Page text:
I found a woman on YouTube who goes by Tisha Unarmed and makes interesting videos about how she does everything without arms. I watched all her videos while writing my story. I was so inspired by Tisha and her amazing sense of humor. When I was finished with my manuscript, I reached out to her and asked her if she would be willing to read my story for accuracy. She thankfully did and was a great help to me in making sure I portrayed Aven as realistically as possible. Barbie Thomas read my story as well and gave it an enthusiastic stamp of approval. Having these sensitivity readings was crucial to ensuring the authenticity of Aven's story.

Do you and Aven share any similarities?

Maybe a few--I definitely have a bit of a temper and get angry when I see others being mistreated. I also like to think I'm nearly as determined as Aven (though probably not quite as determined). And our senses of humor are pretty similar.

What was the hardest scene to write about Aven?

The scene I probably worked on the most was the scene when she and Connor get into a fight. I wanted to capture the pain and anger and defensiveness just right, and it was challenging to figure out how the kind of sadness it started from could devolve into mean words and anger toward someone you care about. I really wanted the reader to understand and empathize with both sides without getting angry at either character.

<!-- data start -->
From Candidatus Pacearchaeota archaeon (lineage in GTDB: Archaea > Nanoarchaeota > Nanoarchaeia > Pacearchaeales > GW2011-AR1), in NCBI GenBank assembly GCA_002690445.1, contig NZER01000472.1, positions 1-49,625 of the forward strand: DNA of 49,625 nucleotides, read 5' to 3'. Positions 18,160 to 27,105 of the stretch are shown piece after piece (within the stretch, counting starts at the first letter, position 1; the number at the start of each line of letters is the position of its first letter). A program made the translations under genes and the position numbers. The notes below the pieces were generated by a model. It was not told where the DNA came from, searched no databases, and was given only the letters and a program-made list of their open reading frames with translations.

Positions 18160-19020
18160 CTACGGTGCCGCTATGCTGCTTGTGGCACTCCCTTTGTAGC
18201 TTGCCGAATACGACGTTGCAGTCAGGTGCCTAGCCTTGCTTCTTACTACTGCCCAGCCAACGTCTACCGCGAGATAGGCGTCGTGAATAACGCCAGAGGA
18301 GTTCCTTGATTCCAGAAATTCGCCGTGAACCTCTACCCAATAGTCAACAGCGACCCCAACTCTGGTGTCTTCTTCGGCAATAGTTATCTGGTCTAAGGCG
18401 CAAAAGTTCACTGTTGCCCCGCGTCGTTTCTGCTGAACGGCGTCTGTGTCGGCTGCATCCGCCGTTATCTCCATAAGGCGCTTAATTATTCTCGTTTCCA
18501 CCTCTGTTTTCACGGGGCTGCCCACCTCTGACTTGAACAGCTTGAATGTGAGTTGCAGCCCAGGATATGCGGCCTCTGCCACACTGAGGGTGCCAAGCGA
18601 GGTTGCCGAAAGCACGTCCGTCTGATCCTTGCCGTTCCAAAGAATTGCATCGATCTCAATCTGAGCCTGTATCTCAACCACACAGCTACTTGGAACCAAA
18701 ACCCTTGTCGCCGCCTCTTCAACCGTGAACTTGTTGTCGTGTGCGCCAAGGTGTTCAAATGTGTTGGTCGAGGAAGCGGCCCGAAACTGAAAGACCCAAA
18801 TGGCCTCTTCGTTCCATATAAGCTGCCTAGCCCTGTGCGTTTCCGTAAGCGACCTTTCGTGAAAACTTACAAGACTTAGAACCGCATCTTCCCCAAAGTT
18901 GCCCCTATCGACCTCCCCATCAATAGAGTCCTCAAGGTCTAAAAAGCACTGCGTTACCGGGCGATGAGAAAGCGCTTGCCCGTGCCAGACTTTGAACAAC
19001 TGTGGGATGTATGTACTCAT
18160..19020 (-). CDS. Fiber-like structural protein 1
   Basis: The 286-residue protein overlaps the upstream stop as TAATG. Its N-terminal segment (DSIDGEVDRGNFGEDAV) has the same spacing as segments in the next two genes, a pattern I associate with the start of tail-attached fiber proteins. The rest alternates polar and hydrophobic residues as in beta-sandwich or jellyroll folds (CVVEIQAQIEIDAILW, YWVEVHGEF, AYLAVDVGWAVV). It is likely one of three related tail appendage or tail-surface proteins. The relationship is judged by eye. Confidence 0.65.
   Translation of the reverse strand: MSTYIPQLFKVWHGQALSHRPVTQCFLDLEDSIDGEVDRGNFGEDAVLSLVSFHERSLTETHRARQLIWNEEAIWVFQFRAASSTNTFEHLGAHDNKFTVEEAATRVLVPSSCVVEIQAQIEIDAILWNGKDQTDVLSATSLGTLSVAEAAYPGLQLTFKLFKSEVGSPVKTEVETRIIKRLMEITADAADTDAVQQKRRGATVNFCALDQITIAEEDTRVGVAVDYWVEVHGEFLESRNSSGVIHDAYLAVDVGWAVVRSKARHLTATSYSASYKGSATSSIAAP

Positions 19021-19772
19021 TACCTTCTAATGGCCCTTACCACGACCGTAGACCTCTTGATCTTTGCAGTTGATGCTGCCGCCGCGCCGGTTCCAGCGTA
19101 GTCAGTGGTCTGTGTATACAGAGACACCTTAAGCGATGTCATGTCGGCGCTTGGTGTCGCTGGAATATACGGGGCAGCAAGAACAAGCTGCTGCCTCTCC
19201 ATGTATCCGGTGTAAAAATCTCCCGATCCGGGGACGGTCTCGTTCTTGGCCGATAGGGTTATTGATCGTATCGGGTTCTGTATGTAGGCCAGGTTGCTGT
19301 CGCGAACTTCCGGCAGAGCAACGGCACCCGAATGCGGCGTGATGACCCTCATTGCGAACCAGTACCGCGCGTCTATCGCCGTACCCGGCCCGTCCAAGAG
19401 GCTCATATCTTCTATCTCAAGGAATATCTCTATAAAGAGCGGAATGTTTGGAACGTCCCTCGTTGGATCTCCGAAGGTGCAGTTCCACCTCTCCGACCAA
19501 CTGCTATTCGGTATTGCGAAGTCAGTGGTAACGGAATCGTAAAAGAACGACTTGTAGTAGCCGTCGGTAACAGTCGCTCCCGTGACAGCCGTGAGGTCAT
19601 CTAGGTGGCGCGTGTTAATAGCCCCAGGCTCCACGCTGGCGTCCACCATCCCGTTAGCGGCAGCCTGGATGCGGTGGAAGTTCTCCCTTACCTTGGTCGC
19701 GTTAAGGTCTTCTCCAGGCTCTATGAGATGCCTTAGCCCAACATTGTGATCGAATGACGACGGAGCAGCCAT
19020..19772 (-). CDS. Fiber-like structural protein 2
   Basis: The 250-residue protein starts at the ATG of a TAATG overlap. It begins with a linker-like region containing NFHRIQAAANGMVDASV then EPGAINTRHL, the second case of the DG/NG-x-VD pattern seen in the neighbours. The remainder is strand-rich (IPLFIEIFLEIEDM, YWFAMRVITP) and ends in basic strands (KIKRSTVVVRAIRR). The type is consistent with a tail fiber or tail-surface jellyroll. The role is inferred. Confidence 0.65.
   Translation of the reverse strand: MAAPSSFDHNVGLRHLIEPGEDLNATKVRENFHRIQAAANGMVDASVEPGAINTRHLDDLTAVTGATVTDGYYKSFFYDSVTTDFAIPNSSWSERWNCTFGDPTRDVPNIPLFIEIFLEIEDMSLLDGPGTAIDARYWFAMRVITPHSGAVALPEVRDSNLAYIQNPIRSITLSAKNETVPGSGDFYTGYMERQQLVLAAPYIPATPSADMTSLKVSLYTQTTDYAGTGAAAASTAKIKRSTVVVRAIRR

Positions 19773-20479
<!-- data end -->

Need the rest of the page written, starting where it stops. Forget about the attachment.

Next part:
Who do you think was Aven's biggest supporter and why?

That would have to be a tie between her mom and dad. I knew when I created Aven she would have had to have amazing, supportive parents to be the way she is. No matter what is going on, Aven can depend on her parents to stand by her and encourage her, but not in an overbearing way.

Why do you think some young people can handle their “disabilities” while others have such a difficult time of it.  Why do people call others with disabilities “freaks”?  

As an able-bodied person, I don't feel like I can speak to this as well as someone who lives with a disability, but maybe I can speak to the differences between Aven and Connor. Aven was born without arms. She accepts who she is (most of the time) and has a positive outlook about life. A lot of this comes from her parents' endless encouragement and support. Connor, on the other hand, has only had Tourette syndrome for a couple of years. He hasn't gotten the support he needs and has not yet accepted that this is a permanent part of his life and who he is. So I think a lot of it comes down to having a positive attitude about yourself, accepting yourself, and also receiving the support you need from loved ones and others in your community. 

I think, a lot of times, the reason people act mean-spirited toward others with disabilities is the same reason people act mean-spirited toward anyone who is different from them: fear. The only way to overcome a fear of others who are different from you is to make the effort to listen to them and learn from them and try to understand their perspective. I think it becomes much harder to hold any sort of animosity toward another person once you've made the sincere effort to understand them. But, of course, not everyone is willing to put in that effort. And that's why there will always be bullies, but also, thankfully, people who are willing to stand up to them.  

What do you think Aven is doing as the present time? 

I think she, Connor, and Zion are eating Cheetos and playing Mario Kart. Later they're planning on going to the mall (Connor's getting out a lot more!), where Aven is going to pretend her arms got torn off in the escalator.